The Glenn White coke ovens are a neat little treasure hidden just one mile west of Altoona’s iconic Horseshoe Curve. These ovens provided coke—not the soda nor the drug, but a fuel made from carbon and coal—for trains running in the area during the height of the railroad.
There were originally 80 ovens, producing roughly 32,000 tons of coke a year. Founded in the mid 1800s, the Glen White Coke Works was named after the town that used to lie directly across the street from the ovens, about 50 yards into the woods. This small coke and coal town ceased to exist after the ovens, and then the mines, stopped production in the 1940s. Only a few remains of the lost town still can be found, for those willing to navigate the surrounding forests and streams.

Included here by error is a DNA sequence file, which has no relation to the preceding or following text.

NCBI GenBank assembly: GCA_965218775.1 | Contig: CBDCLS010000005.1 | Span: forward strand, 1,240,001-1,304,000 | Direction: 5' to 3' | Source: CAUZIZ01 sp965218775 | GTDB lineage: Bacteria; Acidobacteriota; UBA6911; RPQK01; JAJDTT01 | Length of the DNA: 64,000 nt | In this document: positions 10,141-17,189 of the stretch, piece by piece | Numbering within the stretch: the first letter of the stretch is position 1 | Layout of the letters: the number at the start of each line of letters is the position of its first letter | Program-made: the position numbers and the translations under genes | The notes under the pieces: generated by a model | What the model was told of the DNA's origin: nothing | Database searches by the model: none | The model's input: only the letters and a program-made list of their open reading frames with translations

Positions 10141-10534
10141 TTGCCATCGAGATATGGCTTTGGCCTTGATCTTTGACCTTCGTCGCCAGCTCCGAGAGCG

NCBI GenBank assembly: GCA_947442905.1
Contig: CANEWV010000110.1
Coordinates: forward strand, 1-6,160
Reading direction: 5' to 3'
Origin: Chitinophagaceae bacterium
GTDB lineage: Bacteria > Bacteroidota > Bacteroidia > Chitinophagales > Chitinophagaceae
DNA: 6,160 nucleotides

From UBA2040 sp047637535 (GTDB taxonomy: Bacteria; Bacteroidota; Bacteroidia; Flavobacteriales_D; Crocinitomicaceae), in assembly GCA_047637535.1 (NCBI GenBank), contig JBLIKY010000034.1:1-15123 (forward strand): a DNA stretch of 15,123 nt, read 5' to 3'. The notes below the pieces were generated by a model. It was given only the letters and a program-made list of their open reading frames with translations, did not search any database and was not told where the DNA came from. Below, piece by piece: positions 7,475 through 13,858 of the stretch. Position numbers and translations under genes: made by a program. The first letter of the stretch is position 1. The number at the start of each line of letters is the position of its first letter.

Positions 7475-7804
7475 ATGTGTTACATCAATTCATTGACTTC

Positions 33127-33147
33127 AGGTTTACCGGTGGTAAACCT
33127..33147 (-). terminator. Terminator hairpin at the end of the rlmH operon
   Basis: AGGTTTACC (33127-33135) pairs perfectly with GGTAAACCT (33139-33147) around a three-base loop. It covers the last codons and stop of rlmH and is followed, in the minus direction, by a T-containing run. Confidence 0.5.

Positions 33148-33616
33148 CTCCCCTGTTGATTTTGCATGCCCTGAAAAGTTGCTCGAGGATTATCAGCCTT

The remains of the coke ovens are more easily accessed, and many are still largely intact. You can even see some of the foundations of the bridges the workers took from Glenn White to the ovens near the largest stream. Though the coke works has not been as well preserved as this bit of history deserves, it’s still a worthwhile little trip to remember those who worked hard to keep the railroads running.
Know Before You Go
Go to the Horseshoe Curve parking lot, turn around as if leaving, and make the right towards the stoplight. (Don't blow this or any stoplight, this one funnels through a one lane tunnel). Drive roughly one mile up the road till you reach a small green 'No Trespassing' gate, (don't worry, you won't need to trespass, just crossing the stream). Once there, walk a little into the woods, cross the streams, and follow the bottom of the ridge line to your right near the edge of the woods, and you'll come across the ovens.